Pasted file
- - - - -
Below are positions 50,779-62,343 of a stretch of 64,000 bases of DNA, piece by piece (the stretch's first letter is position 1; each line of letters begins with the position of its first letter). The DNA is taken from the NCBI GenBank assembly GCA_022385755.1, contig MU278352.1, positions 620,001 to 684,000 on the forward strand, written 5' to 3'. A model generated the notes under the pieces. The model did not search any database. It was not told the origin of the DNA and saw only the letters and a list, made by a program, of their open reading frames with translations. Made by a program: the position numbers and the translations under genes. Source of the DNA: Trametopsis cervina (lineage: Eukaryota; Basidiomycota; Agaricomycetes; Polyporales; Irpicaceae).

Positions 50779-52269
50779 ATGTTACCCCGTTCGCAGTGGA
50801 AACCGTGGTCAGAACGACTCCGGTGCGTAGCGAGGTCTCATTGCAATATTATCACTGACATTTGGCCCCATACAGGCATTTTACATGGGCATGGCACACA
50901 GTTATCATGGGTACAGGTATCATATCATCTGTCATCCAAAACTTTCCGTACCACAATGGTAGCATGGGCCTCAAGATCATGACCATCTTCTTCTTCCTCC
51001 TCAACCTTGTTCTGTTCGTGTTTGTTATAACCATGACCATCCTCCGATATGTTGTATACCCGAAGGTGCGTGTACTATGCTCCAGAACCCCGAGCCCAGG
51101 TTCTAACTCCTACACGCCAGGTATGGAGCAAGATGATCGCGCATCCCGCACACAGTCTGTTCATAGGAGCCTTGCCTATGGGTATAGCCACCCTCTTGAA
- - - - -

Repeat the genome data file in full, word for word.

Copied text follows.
Below are positions 50,779-62,343 of a stretch of 64,000 bases of DNA, piece by piece (the stretch's first letter is position 1; each line of letters begins with the position of its first letter). The DNA is taken from the NCBI GenBank assembly GCA_022385755.1, contig MU278352.1, positions 620,001 to 684,000 on the forward strand, written 5' to 3'. A model generated the notes under the pieces. The model did not search any database. It was not told the origin of the DNA and saw only the letters and a list, made by a program, of their open reading frames with translations. Made by a program: the position numbers and the translations under genes. Source of the DNA: Trametopsis cervina (lineage: Eukaryota; Basidiomycota; Agaricomycetes; Polyporales; Irpicaceae).

Positions 50779-52269
50779 ATGTTACCCCGTTCGCAGTGGA
50801 AACCGTGGTCAGAACGACTCCGGTGCGTAGCGAGGTCTCATTGCAATATTATCACTGACATTTGGCCCCATACAGGCATTTTACATGGGCATGGCACACA
50901 GTTATCATGGGTACAGGTATCATATCATCTGTCATCCAAAACTTTCCGTACCACAATGGTAGCATGGGCCTCAAGATCATGACCATCTTCTTCTTCCTCC
51001 TCAACCTTGTTCTGTTCGTGTTTGTTATAACCATGACCATCCTCCGATATGTTGTATACCCGAAGGTGCGTGTACTATGCTCCAGAACCCCGAGCCCAGG
51101 TTCTAACTCCTACACGCCAGGTATGGAGCAAGATGATCGCGCATCCCGCACACAGTCTGTTCATAGGAGCCTTGCCTATGGGTATAGCCACCCTCTTGAA